During my very first week of quarantine in a Tokyo hotel, I attended rehearsals through Zoom. The choreographer, Ste Clough, was already in the studio, but the remaining foreign creative team remained sequestered, back-channeling over WhatsApp. Over the course of the particular week, we cut 15 minutes through the show, replaced a song plus juggled notes coming from multiple instructions. We staged the first half of our own intermission-less musical.
Then, the morning associated with my eighth day in pen, I got a call from a manufacturer. One of the actors was experiencing signs and symptoms and had tested positive for Covid-19. Rehearsals were on hold. Individuals exposed — 19 cast users; various producers, stage managers and production assistants who were in the space every day; as well as those who had merely stopped by, including our orchestrator and a vocal coach — were being tested that afternoon.
The more optimistic among us shared the hope that the results would validate the precautions taken, allowing work to start again in two weeks, after everyone in close contact with the afflicted actor had waited out their quarantine period.
The next afternoon, at a Zoom production meeting, our lead producer relayed the results. Seven positives. Five onstage, two off. Our efforts may have limited, but certainly didn’t prevent, the virus’s spread. It was becoming increasingly difficult to adapt to the constantly changing circumstances. “Sometimes, ” she said, “the bravest thing to do is walk away. ”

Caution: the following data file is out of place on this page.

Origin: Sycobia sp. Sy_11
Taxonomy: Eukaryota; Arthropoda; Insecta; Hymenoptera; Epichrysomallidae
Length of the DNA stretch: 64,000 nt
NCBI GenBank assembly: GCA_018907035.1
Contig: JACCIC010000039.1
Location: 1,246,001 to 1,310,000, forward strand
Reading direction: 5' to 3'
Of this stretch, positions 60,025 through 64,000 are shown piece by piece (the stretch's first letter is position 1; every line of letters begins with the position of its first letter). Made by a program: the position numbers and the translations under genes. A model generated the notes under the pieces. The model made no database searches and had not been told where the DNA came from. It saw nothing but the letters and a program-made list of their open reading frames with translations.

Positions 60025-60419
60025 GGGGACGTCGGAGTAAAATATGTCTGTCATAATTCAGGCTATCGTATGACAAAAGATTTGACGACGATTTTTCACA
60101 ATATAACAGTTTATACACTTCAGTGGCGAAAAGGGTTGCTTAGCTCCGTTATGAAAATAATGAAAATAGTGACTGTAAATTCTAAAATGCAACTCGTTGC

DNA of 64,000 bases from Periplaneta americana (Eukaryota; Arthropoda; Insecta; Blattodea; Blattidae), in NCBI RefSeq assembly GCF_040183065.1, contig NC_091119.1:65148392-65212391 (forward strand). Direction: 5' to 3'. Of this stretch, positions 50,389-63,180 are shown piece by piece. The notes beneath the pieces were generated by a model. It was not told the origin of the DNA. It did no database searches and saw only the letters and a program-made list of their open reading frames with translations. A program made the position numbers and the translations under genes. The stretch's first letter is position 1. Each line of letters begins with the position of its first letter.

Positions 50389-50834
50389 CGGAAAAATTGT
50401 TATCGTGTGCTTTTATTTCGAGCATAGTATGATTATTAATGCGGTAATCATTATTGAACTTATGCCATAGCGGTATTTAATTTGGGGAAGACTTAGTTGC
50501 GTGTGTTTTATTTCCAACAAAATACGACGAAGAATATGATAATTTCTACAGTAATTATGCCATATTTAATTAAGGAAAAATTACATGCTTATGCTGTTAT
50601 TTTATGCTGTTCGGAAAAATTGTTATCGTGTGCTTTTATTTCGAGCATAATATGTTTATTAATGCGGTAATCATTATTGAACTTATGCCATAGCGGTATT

If we were to resume, I recognized, it would have to be with the fewest possible people in the studio. And, I had to admit, I wasn’t sure I was going to feel safe being one of these. As the apparatus for rehearsing remotely was already in place, I decided to go back to New York.
I went straight from J. P oker. K. into yet another quarantine. My own woke at 5 a. ecologically. for daily production meetings that can stretched on for hours as each of our hardworking interpreters made sure every short review was understood in two you can find. The Umeda team outlined the trail forward. They didn’t feel comfortable looking for folks to rehearse in a confined studio, but our venue, your current vast Nissay Theater, with its just 1, 300 seats and substantial cu. space, would provide a less dangerous environment.
We would have to get shorter and tighter the rehearsal period. We would require to simplify the staging to restraints physical contact between actors. We are going to wouldn’t have time to implement most of the tricks, forcing us to redouble those scenes on the reaction to job rather than on the magic itself.
We would will need to inform the audience they’d be being able to see a concert staging and offer reimbursments to the disgruntled and disappointed.